Rats given a suspension of guarana seed powder (16% of tannins, 2.1% of caffeine) at concentrations of 0.3 mg/ml or 30 mg/ml, or caffeine at 0.1 mg/ml, as sole sources of liquid for 23 months had the same average lifespan as a control group [ESCOP 2009].

Acute toxicity

An aqueous suspension of guarana seed powder administered orally at 2 g/kg and i.p. at 1 and 2 g/kg body weight to 3-month-old male mice did not induce any significant toxic effect [ESCOP 2009].

One semi-purified extract (EPA fraction, containing caffeine and several flavan-3-ols and proanthocyanidins) of seeds of Paullinia cupana (guaraná) was tested for its toxicity in rodents. Acute toxicity was tested in male Swiss mice, which received different doses orally (OR) and i.p.; control groups received water. These tests produced acute mortality, with LD50 of 1.825 g/kg (OR) and 0.827 g/kg (i.p.), and a significant weight decrease in lungs of mice receiving a dose of 0.1 g/kg [Antonelli- Ushirobira et al. 2010].

In the repeated-dose toxicity test, the extract was administered orally daily to male and female Wistar rats, at doses of 30, 150, and 300 mg/kg/day for 90 days. Their behaviour, mortality, weight changes, laboratory tests, and the weights and histopathology of organs were evaluated. No rats died during the tests. Males dosed at 150 or 300 mg/kg successively gained weight more slowly and lost kidney weight (absolute and relative weights) compared to the control group. Haematological and biochemical tests showed a few changes, differing somewhat between males and females; the histopathological

evaluation indicated no significant changes. These results indicated that the tested extract of Paulliniae semen (guaraná) caused no toxicity in rats at the smallest dose evaluated (30 mg/kg) [Antonelli- Ushirobira et al. 2010].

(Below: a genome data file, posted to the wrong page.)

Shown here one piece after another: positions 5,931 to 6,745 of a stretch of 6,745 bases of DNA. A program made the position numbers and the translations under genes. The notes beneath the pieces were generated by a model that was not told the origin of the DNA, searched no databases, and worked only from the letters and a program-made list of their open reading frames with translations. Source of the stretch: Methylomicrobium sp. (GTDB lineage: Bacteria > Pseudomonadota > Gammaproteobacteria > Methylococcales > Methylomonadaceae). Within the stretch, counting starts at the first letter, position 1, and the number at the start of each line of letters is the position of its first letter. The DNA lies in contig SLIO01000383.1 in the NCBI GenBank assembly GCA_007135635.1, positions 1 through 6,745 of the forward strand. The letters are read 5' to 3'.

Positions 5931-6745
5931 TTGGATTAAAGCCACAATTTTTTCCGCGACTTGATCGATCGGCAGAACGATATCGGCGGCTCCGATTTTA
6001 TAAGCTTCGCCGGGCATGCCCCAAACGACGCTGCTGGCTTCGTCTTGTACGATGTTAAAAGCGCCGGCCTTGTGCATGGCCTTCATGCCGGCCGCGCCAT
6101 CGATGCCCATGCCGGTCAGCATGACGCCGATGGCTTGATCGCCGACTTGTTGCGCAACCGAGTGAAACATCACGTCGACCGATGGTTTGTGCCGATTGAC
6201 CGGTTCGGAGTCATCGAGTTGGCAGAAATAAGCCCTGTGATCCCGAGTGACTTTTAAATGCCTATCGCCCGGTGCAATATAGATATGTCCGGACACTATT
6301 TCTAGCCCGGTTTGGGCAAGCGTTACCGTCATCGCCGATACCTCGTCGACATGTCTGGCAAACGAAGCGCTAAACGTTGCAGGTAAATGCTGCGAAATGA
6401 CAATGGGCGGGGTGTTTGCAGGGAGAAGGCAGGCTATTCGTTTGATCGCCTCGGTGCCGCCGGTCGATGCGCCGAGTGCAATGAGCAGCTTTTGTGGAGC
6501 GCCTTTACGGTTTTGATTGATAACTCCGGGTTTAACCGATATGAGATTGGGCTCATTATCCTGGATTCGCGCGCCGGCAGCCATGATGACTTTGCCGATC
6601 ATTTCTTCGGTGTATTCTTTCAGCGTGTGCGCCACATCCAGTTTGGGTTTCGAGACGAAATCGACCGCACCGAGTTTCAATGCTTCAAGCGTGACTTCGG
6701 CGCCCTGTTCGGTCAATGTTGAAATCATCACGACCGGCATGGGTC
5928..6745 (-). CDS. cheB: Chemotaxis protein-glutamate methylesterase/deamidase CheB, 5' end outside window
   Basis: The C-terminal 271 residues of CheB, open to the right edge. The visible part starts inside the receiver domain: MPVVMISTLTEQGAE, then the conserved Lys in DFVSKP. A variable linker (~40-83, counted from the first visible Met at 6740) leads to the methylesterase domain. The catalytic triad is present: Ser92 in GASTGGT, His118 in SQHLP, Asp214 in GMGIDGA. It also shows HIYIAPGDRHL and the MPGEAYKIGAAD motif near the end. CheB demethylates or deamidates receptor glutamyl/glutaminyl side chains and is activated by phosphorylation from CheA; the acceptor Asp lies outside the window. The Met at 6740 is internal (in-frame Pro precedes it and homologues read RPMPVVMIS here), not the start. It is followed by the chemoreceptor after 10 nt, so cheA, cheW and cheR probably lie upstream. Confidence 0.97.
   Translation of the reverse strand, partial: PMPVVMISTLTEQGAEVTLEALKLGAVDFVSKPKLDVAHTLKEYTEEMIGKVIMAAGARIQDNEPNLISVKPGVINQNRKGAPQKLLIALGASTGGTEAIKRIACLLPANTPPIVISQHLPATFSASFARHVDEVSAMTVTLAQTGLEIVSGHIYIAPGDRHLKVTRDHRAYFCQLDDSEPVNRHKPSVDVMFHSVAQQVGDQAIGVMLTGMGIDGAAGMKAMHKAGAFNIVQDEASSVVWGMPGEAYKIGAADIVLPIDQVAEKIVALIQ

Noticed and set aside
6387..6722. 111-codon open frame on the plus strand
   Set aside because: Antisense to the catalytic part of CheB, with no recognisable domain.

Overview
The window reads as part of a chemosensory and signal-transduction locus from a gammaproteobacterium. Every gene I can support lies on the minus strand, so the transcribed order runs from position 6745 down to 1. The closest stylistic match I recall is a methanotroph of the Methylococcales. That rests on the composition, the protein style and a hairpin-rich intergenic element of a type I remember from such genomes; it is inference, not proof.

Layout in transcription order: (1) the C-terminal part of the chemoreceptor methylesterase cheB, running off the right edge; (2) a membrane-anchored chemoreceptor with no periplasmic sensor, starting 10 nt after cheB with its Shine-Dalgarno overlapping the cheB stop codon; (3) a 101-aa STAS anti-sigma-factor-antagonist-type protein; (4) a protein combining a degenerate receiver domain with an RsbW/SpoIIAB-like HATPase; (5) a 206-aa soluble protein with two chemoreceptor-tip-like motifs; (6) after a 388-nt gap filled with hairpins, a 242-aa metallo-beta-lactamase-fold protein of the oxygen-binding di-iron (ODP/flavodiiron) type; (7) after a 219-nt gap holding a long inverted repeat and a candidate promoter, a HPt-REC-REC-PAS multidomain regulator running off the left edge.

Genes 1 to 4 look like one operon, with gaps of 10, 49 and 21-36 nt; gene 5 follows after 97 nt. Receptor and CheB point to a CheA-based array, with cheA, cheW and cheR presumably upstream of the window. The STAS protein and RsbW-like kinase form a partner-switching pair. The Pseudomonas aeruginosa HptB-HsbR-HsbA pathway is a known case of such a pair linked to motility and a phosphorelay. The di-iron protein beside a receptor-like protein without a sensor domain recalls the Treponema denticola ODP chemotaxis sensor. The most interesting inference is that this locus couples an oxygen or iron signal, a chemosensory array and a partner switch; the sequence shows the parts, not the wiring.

Genotoxicity studies

At high concentrations, aqueous extracts of guarana seed powder (extracted at 200 mg per ml; 0.05 to 0.5 ml/plate) and a lyophilized aqueous guarana seed dry extract (30 mg/plate) produced lysogenic induction in strain WP2s(λ) of Escherichia coli B/r. This genotoxic effect was attributed to a molecular complex formed by caffeine and catechin or epicatechin in the presence of potassium [ESCOP 2009].

In the Ames test, the same lyophilized aqueous guarana seed dry extract showed low mutagenic activity at 30 mg/plate with Salmonella typhimurium strain TA97, but neither mutagenic nor toxic activity with strains TA98, TA100 and TA102 [ESCOP 2009]. These tests do not fulfill all the requirements of the OECD guideline.

The effects of 4 different concentrations of a guarana seed aqueous extract (10, 20, 30 and 40 mg/ml) were tested on Chinese hamster ovary cells. The extract was not cytotoxic at 10 mg/ml and IC50 values of 32 mg/ml in the neutral red uptake assay, 39.3 mg/ml in the total protein content assay and 34.6 mg/ml in the tetrazolium assay were lower than the highest concentration tested (i.e. 40 mg/ml). EC50 values in the microtox assay were 21.4 and 19.1 mg/ml at 5 and 15 min, respectively [ESCOP 2009].

Carcinogenicity studies

No data on carcinogenicity of guarana seed can be found in the scientific literature.

Reproductive and developmental toxicity studies

No reproductive and developmental toxicity studies carried out on guarana seed in the scientific literature.

The safety of guarana seeds during pregnancy and lactation has not been established. In accordance with general medical practice, the herbal medicinal products (finished products) should not be used during pregnancy and lactation without medical advice.

3.4. Overall conclusions on non-clinical data

Guarana seeds have been officially recognised at least since 1985 in the EU traditionally as a herbal medicinal product for symptoms of fatigue and sensation of weakness, while this use was widely known in Brazil and USA since at least the 1940’s.

The published data referring to the indications and preparations are supported on the basis of existing data on the pharmacological activities [Duke 1985; Gruenwald et al. 2007]; non-clinical data support the proposed traditional use of guarana seeds and preparations thereof in the indication found in the monograph.